Italy’s government is still weak, despite election blow to rival Salvini
Italian Deputy Prime Minister and Interior Minister Matteo Salvini gestures as he speaks during a press conference in the Lega headquarters in northern Milan following the results of the European parliamentary elections, on May 27, 2019.
MIGUEL MEDINA | AFP | Getty Images
Italy’s fragile coalition government is breathing a sigh of relief after Matteo Salvini, a prominent right-wing politician, failed to win a closely-watched regional election at the weekend.
But the vote has exposed the weak dynamics underpinning the government in Rome.
The opposition anti-immigration Lega party, led by Salvini, lost in the vote in Emilia-Romagna to the incumbent center-left Democratic Party (PD) on Sunday.
With most of the votes counted Monday morning, the PD’s candidate Stefano Bonaccini was seen with 51.4% of the vote and his Lega-backed rival, Lucia Borgonzoni, with almost 44% of the vote. The candidate for the populist Five Star Movement (M5S) had secured less than 5% of the vote, according to preliminary results from the region.
Although the result is something of a reprieve for Italy’s fragile coalition government, made up of the PD party and M5S, Salvini’s Lega party is leading national voter polls and has performed well in several other key regional elections, including an election in the southern region of Calabria on Sunday in which Lega, along with other center-right parties, garnered a majority of the vote.
In the meantime, the M5S has been polling badly in regional elections and last week, its leader Luigi Di Maio resigned, calling into question the future of the movement, and its place in the coalition government.
Against this backdrop and despite Lega’s defeat in Emilia-Romagna, the new PD-M5S coalition led by Prime Minister Giuseppe Conte is as weak as before, according to political analysts and economists.
“In the aftermath of Salvini’s defeat in Emilia-Romagna — where he has campaigned tirelessly across the whole region since mid-November — the risk of snap general elections is lower,” Wolfango Piccoli, co-president of Teneo Intelligence, said in a note Monday.
“However, the likely thin margin of the center-left win in this traditionally leftist stronghold shows once again that Conte’s PD-Five Star Movement (M5S) coalition government rests on rather shaky foundations,” he noted.
Loredana Maria Federico, chief Italian economist at Unicredit, said in a note Monday that “political tensions are likely to keep lingering, as several conflicts within the ruling coalition will likely remain.”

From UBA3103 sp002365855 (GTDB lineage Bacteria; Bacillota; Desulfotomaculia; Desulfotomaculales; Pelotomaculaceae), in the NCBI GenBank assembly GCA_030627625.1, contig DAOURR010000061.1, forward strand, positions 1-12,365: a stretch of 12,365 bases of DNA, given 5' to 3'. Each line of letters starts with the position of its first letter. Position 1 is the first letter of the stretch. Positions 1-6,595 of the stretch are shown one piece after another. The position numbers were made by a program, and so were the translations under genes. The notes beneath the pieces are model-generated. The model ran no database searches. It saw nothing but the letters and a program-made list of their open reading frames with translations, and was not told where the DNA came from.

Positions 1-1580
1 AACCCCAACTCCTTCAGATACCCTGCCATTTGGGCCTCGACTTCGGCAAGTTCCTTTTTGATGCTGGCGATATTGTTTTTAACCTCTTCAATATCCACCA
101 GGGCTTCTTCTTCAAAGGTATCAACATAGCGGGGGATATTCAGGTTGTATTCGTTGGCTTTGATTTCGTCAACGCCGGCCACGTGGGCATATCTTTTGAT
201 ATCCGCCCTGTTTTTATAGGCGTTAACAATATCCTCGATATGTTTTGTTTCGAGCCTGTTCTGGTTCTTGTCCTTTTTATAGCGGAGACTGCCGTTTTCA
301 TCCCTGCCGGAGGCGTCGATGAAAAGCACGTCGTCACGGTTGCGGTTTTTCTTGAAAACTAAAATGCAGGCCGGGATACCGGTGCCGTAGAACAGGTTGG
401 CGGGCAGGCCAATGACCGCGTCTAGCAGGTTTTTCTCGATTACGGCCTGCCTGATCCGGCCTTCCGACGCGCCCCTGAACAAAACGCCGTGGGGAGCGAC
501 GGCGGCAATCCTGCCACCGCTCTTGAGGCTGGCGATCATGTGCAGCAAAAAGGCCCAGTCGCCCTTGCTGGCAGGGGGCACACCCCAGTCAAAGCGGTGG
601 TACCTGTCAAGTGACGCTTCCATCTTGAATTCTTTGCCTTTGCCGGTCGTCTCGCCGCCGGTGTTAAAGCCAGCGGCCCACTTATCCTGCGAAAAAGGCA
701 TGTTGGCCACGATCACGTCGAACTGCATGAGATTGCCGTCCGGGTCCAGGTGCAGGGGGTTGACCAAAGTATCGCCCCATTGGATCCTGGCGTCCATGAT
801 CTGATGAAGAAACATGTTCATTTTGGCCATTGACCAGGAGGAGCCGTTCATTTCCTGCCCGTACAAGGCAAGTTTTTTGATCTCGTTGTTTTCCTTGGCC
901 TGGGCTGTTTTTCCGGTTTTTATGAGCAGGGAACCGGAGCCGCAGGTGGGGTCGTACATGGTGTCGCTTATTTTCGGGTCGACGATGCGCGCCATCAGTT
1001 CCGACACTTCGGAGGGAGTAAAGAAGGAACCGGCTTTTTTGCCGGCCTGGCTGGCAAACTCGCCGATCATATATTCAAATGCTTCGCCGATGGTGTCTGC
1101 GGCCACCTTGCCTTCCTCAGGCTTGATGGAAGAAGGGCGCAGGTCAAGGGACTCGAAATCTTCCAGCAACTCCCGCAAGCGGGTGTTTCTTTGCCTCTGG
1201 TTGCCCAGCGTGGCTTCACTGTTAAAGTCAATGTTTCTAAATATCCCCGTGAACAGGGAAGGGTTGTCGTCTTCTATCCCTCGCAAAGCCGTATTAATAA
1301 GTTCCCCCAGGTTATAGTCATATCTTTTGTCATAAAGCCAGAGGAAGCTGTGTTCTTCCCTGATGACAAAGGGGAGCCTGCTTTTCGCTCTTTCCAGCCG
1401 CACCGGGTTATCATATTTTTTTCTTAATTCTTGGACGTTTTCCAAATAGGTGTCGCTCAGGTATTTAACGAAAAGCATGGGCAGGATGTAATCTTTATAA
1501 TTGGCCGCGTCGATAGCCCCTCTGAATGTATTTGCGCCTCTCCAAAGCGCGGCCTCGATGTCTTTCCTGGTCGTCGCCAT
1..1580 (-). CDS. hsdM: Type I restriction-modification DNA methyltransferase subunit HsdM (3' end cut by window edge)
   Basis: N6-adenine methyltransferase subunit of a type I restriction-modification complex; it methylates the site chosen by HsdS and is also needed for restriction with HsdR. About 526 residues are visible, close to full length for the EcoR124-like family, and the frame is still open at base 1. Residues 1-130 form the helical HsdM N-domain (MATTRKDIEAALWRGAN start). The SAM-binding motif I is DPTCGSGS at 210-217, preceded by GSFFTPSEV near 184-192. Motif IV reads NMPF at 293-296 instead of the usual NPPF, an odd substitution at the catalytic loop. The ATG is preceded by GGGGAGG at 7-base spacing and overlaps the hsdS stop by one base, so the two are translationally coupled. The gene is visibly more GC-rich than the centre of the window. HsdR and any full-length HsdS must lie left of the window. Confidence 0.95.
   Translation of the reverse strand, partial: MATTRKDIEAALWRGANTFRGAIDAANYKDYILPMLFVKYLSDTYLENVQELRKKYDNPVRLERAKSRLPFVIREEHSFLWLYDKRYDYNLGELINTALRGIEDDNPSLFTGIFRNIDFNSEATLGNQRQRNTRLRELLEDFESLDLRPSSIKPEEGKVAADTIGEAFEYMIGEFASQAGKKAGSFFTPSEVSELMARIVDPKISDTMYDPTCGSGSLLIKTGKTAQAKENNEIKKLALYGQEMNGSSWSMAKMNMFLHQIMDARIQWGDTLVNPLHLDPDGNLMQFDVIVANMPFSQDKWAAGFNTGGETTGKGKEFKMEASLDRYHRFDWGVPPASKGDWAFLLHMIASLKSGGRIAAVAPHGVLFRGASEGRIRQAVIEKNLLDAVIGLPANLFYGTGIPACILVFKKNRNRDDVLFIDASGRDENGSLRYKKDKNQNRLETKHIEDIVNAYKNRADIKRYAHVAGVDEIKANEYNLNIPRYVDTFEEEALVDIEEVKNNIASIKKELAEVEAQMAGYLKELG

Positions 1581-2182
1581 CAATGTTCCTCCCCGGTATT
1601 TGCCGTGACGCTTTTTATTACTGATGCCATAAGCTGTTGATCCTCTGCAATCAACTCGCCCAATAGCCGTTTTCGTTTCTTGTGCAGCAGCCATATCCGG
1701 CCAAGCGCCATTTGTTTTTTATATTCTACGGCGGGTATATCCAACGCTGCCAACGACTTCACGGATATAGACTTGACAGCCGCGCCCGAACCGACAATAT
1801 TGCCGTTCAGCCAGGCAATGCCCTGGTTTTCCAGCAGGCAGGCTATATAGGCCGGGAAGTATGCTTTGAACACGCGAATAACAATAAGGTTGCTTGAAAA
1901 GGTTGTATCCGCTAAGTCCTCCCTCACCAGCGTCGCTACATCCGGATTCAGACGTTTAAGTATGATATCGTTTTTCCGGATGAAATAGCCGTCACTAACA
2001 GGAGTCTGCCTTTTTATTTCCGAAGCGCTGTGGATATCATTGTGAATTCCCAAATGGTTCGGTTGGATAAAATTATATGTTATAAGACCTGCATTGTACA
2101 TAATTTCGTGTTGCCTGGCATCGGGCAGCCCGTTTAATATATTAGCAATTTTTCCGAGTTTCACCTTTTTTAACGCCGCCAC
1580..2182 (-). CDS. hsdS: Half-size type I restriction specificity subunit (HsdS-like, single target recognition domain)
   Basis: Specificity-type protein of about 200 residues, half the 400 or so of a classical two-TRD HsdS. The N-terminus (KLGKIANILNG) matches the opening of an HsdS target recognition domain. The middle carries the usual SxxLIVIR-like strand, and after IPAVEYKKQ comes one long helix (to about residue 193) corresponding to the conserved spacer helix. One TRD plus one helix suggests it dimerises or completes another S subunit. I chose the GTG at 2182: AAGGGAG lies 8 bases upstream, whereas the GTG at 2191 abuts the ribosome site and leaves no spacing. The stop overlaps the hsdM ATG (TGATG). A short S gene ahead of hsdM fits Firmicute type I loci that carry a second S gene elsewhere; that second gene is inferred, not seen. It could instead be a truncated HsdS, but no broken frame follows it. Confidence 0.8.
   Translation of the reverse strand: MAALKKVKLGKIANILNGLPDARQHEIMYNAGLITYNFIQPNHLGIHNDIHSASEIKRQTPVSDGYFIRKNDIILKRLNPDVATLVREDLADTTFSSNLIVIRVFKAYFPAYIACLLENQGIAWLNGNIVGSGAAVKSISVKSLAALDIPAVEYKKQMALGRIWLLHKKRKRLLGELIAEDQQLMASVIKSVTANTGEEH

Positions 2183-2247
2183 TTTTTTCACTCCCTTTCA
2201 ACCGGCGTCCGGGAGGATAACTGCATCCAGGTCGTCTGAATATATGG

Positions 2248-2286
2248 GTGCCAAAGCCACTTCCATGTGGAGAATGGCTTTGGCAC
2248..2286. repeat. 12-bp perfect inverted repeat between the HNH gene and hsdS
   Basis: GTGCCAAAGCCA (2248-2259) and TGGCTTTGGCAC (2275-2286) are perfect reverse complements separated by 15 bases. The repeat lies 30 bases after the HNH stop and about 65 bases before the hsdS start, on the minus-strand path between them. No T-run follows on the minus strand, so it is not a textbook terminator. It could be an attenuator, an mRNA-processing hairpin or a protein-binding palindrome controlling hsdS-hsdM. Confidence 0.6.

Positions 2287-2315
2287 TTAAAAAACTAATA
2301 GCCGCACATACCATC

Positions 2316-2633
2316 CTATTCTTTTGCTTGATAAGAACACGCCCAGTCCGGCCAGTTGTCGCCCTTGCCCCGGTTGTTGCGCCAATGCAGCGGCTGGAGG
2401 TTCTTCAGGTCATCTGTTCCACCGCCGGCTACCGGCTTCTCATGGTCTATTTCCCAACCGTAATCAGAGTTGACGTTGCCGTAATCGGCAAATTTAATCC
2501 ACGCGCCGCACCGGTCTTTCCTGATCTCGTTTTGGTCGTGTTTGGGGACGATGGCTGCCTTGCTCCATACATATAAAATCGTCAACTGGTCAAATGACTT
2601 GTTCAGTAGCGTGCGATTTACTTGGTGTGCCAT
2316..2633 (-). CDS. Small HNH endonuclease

Conflicts mainly relate to the difficulty the governing majority has in moving forward with judicial reform, how to proceed in the case of the ailing Ilva steel plant and differences of opinions over how to manage motorway operators following the collapse of a Genoa bridge which killed 43 people in 2018.
These conflicts are those in which M5S, PD and smaller coalition partners will find it hard to find common ground, Federico said, adding that as a result, cabinet meetings and processes of approval in Parliament will be monitored particularly closely in the coming few months.
Short sigh of relief
The vote in Emilia-Romagna, seen as a leftist stronghold as the center-left have governed the region since World War II, was seen as a litmus test of the center-left’s resistance in the face of a seemingly increasingly successful Lega party and Salvini, who wants to be Italy’s next prime minister.
Salvini and his Lega party had been in a coalition government with M5S, but Salvini pulled out of the alliance last summer in a move that was seen as part of a strategy to undermine and bring about the collapse of the government.
The coalition had got into trouble with Brussels for budget-busting spending pledges; Lega, in particular, is also known for its antagonistic stance toward the EU.
Analysts at Barclays said that the Emilia-Romagna result could galvanize the PD-M5S alliance to establish a more solid political platform and restart the clock on the durability of the second Conte-led coalition, although risks included uncertainty over M5S’ new leader and possible defections to the opposition, weakening M5S, and the government further.
As such, Sunday’s result was effectively a “a short sigh of relief” as more regional elections and a crucial referendum (on reducing the number of lawmakers) are on the horizon.
“Regional elections are likely to continue to shake the national government as six more are scheduled to take place in May/June 2020,” economists at Barclays said in a note Monday.
“Salvini is likely to continue concentrating his efforts on securing as many regional successes as possible to undermine the legitimacy of the national government. Furthermore, the constitutional referendum on the reduction of the number of MPs (from 630 to 400 in the lower house and from 315 to 200 in the Senate) is also supposed to take place between mid-March and June, and could bring further political tension.”